* Most famously, obtaining and posting Pentagon-banned photos of flag-draped coffins of the fallen coming back from Iraq and Afghanistan. This led to worldwide front-page coverage, heavy rotation on the 24-hour news channels, and a statement from the Pentagon that the release had been “a mistake” and would never happen again.
* Removing the redactions from an embarrassing Justice Department report on diversity among its legal workforce, then posting it with the previously censored portions highlighted in yellow. This led to a front-page story in the New York Times.
* Obtaining and posting the full, uncut footage of President George W. Bush in that Florida classroom during the 9/11 attacks. We posted it for the first time, exactly one year before Michael Moore used it in Fahrenheit 9/11, claiming that his was the first public airing of the full footage. At that point, it had been viewed well over 100,000 times on The Memory Hole.
* Scanning and posting asset-forfeiture manuals that the Justice Department ordered libraries to destroy, saying they had been mistakenly released. Most libraries complied.
* The entire release of the 9/11 firefighter, EMT, and Port Authority radio dispatches, which had appeared only in fragments online.
* The FBI’s entire file on Martin Luther King, Jr. (all 16,000+ pages of it).
* The hopelessly rare Kerry hearing transcripts on government cooperation in the global drug trade.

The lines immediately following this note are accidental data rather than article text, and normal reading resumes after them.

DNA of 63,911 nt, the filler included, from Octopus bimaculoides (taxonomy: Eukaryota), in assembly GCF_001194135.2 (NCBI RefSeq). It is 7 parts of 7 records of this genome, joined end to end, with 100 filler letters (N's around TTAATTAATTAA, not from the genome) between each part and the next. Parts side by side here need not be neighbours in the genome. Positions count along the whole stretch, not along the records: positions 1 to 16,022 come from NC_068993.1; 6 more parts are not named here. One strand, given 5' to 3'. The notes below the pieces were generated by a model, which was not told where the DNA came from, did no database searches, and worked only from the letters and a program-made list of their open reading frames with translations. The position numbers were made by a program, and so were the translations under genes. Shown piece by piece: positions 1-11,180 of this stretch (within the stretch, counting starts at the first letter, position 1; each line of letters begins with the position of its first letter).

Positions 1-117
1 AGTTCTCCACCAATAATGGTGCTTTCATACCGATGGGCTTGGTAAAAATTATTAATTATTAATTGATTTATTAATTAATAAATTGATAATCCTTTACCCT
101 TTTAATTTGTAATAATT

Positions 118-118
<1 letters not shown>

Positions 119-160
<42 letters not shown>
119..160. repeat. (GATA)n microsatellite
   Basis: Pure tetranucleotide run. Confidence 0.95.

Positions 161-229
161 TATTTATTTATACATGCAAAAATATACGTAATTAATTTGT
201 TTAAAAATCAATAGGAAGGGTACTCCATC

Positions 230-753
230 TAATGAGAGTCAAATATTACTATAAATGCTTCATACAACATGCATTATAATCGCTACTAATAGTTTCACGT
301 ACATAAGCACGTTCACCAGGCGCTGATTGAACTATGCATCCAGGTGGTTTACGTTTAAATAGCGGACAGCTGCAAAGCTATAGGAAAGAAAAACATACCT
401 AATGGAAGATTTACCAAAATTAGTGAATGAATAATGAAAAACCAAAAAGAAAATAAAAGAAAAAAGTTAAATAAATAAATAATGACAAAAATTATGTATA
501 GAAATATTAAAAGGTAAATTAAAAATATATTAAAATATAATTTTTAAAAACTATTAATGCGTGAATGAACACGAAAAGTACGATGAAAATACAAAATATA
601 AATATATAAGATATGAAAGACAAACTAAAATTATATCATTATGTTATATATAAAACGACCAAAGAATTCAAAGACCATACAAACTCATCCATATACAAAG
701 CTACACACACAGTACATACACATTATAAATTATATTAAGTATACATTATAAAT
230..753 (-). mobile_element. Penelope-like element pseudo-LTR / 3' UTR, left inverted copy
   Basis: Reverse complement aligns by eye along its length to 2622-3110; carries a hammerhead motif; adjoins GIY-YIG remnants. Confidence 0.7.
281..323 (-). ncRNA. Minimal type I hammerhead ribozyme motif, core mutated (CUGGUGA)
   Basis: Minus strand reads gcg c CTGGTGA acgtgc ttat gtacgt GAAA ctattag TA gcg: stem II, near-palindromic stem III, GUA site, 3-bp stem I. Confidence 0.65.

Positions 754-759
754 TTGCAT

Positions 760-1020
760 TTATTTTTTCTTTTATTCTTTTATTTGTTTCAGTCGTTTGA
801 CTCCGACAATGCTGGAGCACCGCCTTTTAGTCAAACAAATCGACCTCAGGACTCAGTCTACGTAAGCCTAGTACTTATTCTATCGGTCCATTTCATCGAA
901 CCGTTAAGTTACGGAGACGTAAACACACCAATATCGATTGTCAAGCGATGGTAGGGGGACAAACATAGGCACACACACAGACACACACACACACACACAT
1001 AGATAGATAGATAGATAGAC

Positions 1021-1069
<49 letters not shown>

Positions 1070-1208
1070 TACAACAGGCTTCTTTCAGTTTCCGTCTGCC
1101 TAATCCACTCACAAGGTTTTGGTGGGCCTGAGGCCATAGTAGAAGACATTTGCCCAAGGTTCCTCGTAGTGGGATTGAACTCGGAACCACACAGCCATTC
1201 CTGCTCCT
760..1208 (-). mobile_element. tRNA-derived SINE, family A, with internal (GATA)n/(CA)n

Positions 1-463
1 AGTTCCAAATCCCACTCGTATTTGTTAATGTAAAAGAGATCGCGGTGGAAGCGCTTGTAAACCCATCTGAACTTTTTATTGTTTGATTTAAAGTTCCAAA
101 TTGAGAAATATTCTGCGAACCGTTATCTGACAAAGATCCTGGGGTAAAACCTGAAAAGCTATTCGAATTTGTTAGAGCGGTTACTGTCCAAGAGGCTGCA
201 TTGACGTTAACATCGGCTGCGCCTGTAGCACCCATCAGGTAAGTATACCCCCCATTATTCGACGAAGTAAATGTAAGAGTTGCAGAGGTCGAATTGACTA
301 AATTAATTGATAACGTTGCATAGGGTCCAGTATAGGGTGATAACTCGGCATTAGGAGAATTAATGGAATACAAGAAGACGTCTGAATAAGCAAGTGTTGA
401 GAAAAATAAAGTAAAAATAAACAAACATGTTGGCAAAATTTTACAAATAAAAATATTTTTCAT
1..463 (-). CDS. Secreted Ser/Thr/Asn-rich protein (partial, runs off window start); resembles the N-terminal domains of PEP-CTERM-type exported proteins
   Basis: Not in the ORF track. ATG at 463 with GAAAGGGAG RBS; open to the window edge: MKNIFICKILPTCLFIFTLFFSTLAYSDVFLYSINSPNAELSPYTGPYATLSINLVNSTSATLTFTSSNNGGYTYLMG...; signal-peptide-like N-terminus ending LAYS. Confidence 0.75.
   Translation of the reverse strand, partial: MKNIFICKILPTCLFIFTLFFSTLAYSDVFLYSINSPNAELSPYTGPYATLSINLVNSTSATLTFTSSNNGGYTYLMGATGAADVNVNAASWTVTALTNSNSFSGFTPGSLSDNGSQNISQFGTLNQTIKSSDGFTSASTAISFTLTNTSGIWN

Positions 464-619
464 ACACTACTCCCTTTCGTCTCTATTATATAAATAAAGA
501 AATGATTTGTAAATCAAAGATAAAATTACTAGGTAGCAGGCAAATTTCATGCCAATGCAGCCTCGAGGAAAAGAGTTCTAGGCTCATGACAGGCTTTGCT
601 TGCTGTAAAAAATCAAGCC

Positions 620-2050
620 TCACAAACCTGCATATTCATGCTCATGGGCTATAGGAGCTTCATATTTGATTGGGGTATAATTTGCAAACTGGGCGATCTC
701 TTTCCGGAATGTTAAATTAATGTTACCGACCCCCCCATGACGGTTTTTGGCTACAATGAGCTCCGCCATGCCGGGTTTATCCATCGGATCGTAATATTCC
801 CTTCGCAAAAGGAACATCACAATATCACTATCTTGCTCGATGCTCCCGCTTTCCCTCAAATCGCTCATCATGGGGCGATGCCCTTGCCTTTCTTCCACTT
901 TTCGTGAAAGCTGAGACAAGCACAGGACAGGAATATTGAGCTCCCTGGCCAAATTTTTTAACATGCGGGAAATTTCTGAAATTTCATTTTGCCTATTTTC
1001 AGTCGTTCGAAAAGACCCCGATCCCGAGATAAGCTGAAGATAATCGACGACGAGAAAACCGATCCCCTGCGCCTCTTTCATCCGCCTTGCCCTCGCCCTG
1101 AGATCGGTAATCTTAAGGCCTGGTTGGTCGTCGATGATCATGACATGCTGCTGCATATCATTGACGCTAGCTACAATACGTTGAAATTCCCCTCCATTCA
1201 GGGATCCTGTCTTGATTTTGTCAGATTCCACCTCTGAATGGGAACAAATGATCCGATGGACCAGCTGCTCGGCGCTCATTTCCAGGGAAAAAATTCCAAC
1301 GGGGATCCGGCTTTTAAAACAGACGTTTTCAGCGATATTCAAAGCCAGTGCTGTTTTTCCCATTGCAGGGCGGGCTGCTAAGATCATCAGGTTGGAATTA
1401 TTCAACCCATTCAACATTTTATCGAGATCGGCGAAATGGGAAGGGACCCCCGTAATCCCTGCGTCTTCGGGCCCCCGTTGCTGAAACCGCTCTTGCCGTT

* All the images from Tommy Chong’s “Chong Glass” website, which was pulled down by the Drug Enforcement Administration after they arrested him for selling drug paraphernalia.
* Lots of previously unposted documents on the US biological and chemical warfare program.
* 1,200 pages of previously unavailable reports from the State Department’s “Future of Iraq” project.
* Deleted websites of the notorious Information Awareness Office, the Air Intelligence Agency, and the Justice Department’s Office of Overseas Prosecutorial Development, Assistance and Training, as well as deleted portions of the websites of the Department of Education, the Texas Department of Corrections, and the FDA.
* The Occupational Safety and Health Administration’s Lost Workday Injury and Illness Database, which identified tens of thousands of companies by name. OSHA fought in court for two years to keep this database secret.
* Dozens of on-the-ground photos of the 1979 takeover of the American embassy in Iran. These photos had previously not been seen outside of Iran.
* Dozens of previously unseen internal forms used by the NSA and the IRS.
* Unreleased FBI maps of the Columbine massacre.
* Sensitive documents from tobacco, pharmaceutical, and chemical corporations.